Aiken Standard (Newspaper) - May 1, 1989, Aiken, South Carolina
Washington's 200th Year
A Quick Read
Partying Carries Fraternity Price
PULLMAN, Wash. (AP) - Scott Leffel straddled a motor scooter behind the Sigma Alpha Epsilon house and reflected on a future prerequisite for fraternity parties at Washington State University: good grades.
“I’m not too happy with it, actually,” said Leffel, a sophomore. “It seems like the university is continually working against us rather than with us.”
But the “no grades, no parties” rule that will take effect next year wasn’t the brainstorm of a scheming college dean trying to rid the campus of an “Animal House.”
The Greeks, often considered synonymous with parties, imposed this rule on themselves to bolster their image and academic standing.
Charleston Lawyer Named Top Mother
SPOKANE, Wash. (AP> — When Charleston, S.C., lawyer Nancy Hawk was chosen as 1989 National Mother of the Year, she didn’t know that five of her nine children were present.
The 66-year-old grandmother of 19 won the national award, presented by American Mothers Inc., over 35 other mothers at the annual convention of the organization Sunday.
Her daughter, Margaret Hare, said that Mrs. Hawk was shocked twice — first when learning that she had won, and then seeing her children.
“She was overwhelmed because she had no idea that she would win after hearing what all the other women had done,” said Mrs. Hare.
According to American Mothers spokesman Louise Cimino, the award goes to the mother who is shown to be successful through the achievements of her children, is an active member of a religious body, and is courageous, patient and cheerful.
A 50 percent chance of showers is forecast tonight with a low in the low 60s. Decreasing cloudiness is forecast Tuesday with a high near 80. Please see details on Page 5A.
Sue W. Ayers, Clarksville, Va. Abraham Floyd, Aiken Walter M. McCravy, Bath Emory H. Rhoden, Johnston Clarence A. Umphrey, North Augusta Robert Lee Williams, Aiken Please see details on Page 5A.
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Gunman Kills One In Shooting Spree
Monday, May I, 1989
Aiken, South Carolina
Vol. 122 No. 1C4
'Son Of EIA' Heads For House Action
By The Associated Press
COLUMBIA — A follow-up to the landmark Education Improvement Act heads to the House floor this week, giving lawmakers the chance to reaffirm their belief that education reform is “vital to the success of South Carolina,” a key committee chairman says.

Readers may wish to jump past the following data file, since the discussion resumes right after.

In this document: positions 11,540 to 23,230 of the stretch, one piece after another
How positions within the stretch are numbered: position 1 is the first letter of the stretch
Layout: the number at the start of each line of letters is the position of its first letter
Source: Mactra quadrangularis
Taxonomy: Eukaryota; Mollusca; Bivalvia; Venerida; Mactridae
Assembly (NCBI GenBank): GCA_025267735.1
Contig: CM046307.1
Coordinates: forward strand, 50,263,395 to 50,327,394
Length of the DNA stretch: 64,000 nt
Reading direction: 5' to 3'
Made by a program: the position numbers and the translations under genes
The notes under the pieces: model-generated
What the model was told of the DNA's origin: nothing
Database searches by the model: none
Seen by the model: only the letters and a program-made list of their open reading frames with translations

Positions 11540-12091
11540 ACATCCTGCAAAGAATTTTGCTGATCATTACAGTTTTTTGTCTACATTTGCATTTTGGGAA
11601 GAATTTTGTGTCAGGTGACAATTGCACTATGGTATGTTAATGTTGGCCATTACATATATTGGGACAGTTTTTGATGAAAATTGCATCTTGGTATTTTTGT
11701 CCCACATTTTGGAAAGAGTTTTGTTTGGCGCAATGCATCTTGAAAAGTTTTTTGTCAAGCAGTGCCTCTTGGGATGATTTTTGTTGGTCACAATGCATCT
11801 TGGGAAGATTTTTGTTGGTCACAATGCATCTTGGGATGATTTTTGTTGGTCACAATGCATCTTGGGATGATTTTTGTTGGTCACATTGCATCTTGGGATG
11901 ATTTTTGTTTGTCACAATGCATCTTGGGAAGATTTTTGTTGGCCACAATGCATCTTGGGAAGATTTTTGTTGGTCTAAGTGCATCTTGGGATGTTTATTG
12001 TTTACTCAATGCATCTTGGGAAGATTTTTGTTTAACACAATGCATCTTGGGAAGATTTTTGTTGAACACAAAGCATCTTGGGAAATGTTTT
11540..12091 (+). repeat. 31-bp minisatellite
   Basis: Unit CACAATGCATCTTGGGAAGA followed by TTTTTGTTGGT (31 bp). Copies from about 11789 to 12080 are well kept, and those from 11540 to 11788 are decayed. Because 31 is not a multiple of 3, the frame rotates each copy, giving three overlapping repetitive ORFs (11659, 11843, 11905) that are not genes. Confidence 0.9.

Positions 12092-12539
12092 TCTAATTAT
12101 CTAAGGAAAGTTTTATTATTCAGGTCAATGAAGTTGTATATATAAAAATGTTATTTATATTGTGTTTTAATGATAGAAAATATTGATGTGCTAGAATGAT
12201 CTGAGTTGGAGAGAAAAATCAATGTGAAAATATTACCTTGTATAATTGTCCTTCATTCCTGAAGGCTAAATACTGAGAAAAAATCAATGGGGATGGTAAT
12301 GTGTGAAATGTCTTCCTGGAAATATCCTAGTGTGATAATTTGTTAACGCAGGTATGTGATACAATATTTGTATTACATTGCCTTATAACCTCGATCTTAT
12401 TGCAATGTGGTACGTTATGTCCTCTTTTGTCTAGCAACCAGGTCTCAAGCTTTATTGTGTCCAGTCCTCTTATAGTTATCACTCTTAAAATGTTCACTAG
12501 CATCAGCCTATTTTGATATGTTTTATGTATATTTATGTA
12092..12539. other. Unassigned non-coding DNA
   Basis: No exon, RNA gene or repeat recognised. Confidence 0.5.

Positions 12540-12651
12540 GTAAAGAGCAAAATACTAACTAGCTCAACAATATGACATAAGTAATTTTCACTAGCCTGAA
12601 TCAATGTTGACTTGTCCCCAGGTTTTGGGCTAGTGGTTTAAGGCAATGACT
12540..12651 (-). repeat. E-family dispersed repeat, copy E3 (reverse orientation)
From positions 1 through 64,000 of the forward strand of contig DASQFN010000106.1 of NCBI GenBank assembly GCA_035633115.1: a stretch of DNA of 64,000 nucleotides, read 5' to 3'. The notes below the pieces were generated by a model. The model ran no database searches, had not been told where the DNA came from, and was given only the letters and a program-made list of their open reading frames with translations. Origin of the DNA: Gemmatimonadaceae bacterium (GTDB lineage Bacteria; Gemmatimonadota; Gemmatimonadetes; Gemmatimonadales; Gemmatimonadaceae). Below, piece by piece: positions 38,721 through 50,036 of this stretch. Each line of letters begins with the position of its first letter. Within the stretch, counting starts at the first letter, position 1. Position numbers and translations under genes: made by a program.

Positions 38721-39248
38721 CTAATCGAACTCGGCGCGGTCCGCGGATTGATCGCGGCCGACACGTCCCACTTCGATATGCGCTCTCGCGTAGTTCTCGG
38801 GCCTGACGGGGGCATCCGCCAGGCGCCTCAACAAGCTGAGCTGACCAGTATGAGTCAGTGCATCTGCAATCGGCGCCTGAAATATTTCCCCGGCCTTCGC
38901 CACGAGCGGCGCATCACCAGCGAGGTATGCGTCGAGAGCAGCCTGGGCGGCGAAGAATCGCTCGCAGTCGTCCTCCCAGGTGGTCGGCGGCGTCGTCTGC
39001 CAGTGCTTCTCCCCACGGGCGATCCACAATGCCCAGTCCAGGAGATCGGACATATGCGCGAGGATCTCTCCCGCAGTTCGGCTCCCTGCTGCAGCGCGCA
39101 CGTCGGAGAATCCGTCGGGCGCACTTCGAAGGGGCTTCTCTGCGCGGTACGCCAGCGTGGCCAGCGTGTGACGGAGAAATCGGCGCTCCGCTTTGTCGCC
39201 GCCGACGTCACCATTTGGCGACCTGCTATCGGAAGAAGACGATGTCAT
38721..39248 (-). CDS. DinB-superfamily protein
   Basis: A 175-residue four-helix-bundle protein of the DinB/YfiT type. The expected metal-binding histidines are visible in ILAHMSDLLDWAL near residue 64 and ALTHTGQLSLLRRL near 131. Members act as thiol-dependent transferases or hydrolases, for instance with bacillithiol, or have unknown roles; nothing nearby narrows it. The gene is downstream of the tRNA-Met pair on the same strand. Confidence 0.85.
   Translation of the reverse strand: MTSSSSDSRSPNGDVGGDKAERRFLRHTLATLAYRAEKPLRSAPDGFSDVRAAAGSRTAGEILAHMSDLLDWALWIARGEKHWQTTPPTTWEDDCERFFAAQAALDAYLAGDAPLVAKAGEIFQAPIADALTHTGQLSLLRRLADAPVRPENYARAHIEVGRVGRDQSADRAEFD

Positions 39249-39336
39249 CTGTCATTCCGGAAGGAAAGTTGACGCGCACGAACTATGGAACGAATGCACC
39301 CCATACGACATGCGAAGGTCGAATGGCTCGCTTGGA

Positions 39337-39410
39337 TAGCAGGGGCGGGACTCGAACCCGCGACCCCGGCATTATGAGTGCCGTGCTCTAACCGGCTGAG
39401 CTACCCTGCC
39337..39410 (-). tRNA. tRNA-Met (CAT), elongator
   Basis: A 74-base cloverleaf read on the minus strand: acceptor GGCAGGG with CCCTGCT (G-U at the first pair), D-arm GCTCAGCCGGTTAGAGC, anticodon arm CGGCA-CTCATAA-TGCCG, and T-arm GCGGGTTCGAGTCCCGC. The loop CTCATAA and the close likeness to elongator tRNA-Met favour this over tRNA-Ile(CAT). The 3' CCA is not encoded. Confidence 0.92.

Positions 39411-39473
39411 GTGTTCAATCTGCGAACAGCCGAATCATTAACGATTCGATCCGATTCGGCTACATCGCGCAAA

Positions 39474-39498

The House Education and Public Works Committee last week approved a five-year plan that maps the reform movement into the 1990s.
The legislation, known formally as
Target 2000 — School Reform for the Next Decade” — and informally as “Son
of EIA” — represents the logical progression from the landmark education act passed by the General Assembly in 1984, committee chairman Rep. David Beasley said.
The full House probably will vote on the bill this week, said Beasley, D-Hartsville.
“I don’t think in general perspective there will be problems,” he said, although some House members might contest specific provisions.
The measure targets at-risk youths by establishing dropout prevention programs. It also proposes ways to have students think more analytically and supports innovations in teaching.
The bill also advocates a greater role for art education, supports increased funding for remedial and compensatory programs and stresses the need for early childhood development programs.
Some of the programs are new; others expand upon ones implemented under the EIA.
In most states, education reform usually fizzles out after two years,” Beasley said. “South Carolina is going to be, I think, making national headway because of EIA and Target 2000. ...there’s tremendous momentum and intense support (for reform).
“We’re saying we think education is
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Staff Photo By Scott Webster
SHARING THE SUN; A pair of boaters share Langley With temperatures edging up daiiy, it could be winter’s Pond with three geese on a warm Sunday afternoon, gone and summer is finally approaching.
Kohl,Thatcher Still Far Apart In Arms Talks
By The Associated Press
DEIDESHEIM, West Germany — After discussing West Germany’s demand for early talks on cuts in short-range nuclear weapons, Chancellor Helmut Kohl and Prime Minister Margaret Thatcher of Britain remained firmly divided on what has become a major NATO dispute.
Both leaders reported making little progress during an afternoon of talks Sunday on an issue that has split the alliance, describing their talks as frank and intensive.
Kohl assured Mrs. Thatcher of his country’s firm allegiance to NATO, whose leaders meet in Brussels at the end of the month for a summit.
The West German leader’s call last week for prompt superpower negotiations on short-range nuclear weapons has placed him in a battle of wills with Mrs. Thatcher and President Bush.
“We still have quite a lot of work to
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JOVIAL START: Helmut Kohl and Margaret Thatcher seem jovial as disarmament talks get under way.